Average reading time is 8 minutes
The corporate world is becoming more and more interconnected than ever before. You can be starting your day off by liaising with the procurement lead in Singapore, have an afternoon zoom call with the financial controller in China and end off your day with a Google Hangouts meeting with your colleagues back in Germany. Simply put there are no borders for business in today’s interconnected world. For project managers, this means that there are no boundaries for projects. It is a global project now.
Managing a global project has obvious differences to a standard project. Hence, it requires project managers to have special expertise in global project management. A survey by International Enterprise (IE) Singapore reveals that the top challenge that Singapore companies face when internationalizing is difficulty finding a competent manager with the ability to manage global operations.
To be a competent global manager, it is important to understand the crucial differences between a Traditional Project and International Project. Let’s find out about the 2 crucial differences, Legal and Cultural, and how you can better manage these differences.
2 differences between a Traditional Project and an International Project Management
The legal aspect of a business can oftentimes be daunting to handle. To simplify the legal expectations between businesses and projects, a commercial contract is useful. Commercial Contracts clearly state the legal obligations and duties of the different parties involved in a business project. With regard to a traditional project, the project manager should be equipped with knowledge of local laws.
However, with regards to an International Project, in additional to the knowledge of local laws the project manager should be equipped with knowledge of international laws as well. Classification of contract terms and conditions, enforcement and liabilities vary from country to country.
Hence, to prevent a contract from being nullified by Force Majeure, it is imperative for project managers to determine which set of laws would be applicable to the agreement. It is a common practice for a master contract to be drafted according to a single country’s law. Subsequently, supporting notes would be documented explaining the legal significance and impact for all the other countries involved in the business.
With a clearer understanding of the legal obligations across the different judicial systems of the countries involved in the project, you can better manage the legal obligations of the global project.
When managing a traditional project, the issue of culture doesn’t usually cross our minds. Most often, members of the team members are of the same culture. Even in culturally diverse countries such as Malaysia, the team members have already been living in the same geographical area and speaking similar languages. Hence, they may have already broken down many cultural barriers.
Unlike this, in international projects, team members have only met remotely and are not familiar with one another’s cultural environment. Therefore, when managing global projects, project managers should be sensitive to team members’ cultural needs and working style. The Lewis Model, a cultural model which was developed by a cross-cultural specialist, divides countries into 3 categories.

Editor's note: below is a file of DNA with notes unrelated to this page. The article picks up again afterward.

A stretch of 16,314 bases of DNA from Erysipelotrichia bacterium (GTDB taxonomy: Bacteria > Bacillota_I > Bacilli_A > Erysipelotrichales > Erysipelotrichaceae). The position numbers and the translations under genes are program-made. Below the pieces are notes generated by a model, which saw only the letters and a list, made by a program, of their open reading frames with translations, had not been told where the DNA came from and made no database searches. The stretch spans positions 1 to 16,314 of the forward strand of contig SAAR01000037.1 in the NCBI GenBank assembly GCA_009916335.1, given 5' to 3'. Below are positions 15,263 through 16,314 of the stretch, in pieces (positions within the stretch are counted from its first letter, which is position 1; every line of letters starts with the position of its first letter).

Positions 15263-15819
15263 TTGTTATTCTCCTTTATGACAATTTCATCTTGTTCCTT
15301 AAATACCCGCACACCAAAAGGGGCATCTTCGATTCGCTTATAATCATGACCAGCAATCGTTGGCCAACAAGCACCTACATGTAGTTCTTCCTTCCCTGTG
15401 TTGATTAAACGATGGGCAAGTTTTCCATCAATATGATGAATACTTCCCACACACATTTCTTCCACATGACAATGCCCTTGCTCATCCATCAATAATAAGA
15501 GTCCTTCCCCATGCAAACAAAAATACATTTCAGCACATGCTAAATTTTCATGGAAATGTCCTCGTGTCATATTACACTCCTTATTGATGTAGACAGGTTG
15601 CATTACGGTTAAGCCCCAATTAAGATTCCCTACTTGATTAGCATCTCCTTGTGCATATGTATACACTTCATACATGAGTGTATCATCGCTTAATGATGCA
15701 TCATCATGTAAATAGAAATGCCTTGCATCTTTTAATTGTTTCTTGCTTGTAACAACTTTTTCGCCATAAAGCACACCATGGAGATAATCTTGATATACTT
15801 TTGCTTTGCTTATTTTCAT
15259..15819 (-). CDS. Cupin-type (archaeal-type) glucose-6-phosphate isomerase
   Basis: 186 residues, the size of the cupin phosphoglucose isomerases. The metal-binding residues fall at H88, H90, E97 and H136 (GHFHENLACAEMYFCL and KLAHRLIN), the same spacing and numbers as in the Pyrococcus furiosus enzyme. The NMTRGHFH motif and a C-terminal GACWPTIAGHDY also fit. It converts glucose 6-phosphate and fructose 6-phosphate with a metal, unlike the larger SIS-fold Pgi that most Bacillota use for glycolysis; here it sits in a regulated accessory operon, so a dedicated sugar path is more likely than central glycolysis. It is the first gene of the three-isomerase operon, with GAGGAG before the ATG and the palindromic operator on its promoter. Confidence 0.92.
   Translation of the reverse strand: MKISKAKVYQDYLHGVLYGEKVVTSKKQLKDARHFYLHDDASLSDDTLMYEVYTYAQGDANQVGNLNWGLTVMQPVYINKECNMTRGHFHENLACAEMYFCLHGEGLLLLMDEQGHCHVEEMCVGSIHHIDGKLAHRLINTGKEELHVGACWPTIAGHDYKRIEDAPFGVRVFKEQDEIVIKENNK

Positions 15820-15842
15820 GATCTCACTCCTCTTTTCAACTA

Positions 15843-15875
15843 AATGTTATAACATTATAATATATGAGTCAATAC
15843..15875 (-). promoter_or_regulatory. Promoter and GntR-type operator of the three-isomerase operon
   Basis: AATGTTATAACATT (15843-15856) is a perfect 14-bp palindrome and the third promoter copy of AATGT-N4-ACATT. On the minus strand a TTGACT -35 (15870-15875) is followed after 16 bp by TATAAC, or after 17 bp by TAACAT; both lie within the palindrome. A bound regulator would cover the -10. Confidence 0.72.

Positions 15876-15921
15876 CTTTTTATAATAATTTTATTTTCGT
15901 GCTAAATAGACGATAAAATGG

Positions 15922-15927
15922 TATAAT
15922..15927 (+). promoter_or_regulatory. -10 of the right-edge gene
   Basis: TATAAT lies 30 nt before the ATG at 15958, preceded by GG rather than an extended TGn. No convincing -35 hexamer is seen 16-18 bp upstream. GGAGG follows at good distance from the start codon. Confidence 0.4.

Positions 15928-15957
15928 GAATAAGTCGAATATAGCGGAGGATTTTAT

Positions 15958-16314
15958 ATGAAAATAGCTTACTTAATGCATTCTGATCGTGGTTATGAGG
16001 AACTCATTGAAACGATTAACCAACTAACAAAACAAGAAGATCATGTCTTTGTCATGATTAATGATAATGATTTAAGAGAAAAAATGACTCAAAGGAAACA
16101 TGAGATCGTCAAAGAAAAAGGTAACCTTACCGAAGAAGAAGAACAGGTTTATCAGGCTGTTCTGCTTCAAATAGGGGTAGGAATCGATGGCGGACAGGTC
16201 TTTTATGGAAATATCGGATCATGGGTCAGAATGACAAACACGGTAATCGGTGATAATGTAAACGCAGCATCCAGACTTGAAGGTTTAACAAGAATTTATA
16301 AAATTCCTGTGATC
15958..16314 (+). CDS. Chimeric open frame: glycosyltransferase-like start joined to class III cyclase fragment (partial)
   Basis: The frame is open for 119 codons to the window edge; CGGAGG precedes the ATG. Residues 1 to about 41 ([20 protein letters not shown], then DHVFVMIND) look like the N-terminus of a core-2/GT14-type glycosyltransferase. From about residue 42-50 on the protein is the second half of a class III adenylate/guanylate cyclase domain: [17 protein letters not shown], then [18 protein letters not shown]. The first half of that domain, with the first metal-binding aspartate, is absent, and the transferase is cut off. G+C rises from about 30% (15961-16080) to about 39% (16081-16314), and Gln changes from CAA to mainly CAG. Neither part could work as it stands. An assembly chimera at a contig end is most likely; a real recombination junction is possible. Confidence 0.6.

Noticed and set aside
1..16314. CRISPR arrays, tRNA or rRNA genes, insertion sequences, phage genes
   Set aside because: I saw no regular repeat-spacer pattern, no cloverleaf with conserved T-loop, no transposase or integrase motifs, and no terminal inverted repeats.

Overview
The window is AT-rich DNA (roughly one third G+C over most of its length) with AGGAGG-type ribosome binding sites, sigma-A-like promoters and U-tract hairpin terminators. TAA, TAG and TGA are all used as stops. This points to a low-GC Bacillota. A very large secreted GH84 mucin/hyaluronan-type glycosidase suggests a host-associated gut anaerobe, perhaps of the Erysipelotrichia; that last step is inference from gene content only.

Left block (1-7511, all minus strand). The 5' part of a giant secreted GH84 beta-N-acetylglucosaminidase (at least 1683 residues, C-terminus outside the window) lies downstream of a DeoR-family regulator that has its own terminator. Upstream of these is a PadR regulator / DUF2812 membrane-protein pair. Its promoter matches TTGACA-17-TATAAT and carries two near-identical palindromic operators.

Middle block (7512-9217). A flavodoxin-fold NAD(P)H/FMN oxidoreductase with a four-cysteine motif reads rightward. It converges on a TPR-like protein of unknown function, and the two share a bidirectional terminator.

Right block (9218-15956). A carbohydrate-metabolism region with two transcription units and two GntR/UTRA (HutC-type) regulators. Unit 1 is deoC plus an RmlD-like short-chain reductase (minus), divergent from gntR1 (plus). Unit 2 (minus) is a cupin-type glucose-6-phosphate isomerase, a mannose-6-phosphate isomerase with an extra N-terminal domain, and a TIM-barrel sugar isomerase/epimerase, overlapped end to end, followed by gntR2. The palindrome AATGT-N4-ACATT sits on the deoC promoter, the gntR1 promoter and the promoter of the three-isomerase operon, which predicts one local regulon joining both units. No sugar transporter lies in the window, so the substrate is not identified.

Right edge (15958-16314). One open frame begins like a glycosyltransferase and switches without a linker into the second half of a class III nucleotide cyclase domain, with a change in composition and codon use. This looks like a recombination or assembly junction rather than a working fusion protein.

This model helps us to understand how the working style differs across cultures. Countries such as Germany and Swiss are classified as Linear-Actives as workers generally like to plan and organize their work and pursue one goal at a time. Countries such as Italy and Saudi Arabia are classified as Multi-Actives as workers generally are more fluid in planning their priorities and pursue multiple goals at a time. Countries such as Japan and Finland are classified as Reactives as workers generally prioritize courtesy and respect and respond carefully to their business partners.
Statistics report that poor communication accounts for almost 30% of the reasons why projects fail. By understanding how different cultures approach work, you can have a clearer understanding of their negotiation and confrontational styles. You would be able to avoid communication problems within your team. This would be essential in preparing you to manage culturally diverse teams as collaboration in global business is essential for the success of managing the project.
Managing a project is a tedious task. On top of that, managing the differences arising from an international project takes additional skills and responsibilities. To equip you with the necessary skills to confidently manage an international project, an international project management training course will help to enhance your project management skills and distinguish yourself as a competent global project manager.
The International Project Manager is a 3-day training course which would be held from 23 – 25 November 2020 at Kuala Lumpur. The course focuses on enhancing the delegates existing knowledge and experience in the field of international project management. Delegates will learn how finance, project costs, risk management, culture, purchasing, supplier selection, inventory management and contracts matters and differ in managing international project work. Delegates will be able to grasp the intricacies involved in liaising with international stakeholders and learn how to lead and manage a geographically dispersed team. At the end of the course, delegates would be equipped to deliver projects successfully anywhere.
Feel free to contact us for more information or if you would like to view our training schedule for alternative dates or for more information at firstname.lastname@example.org.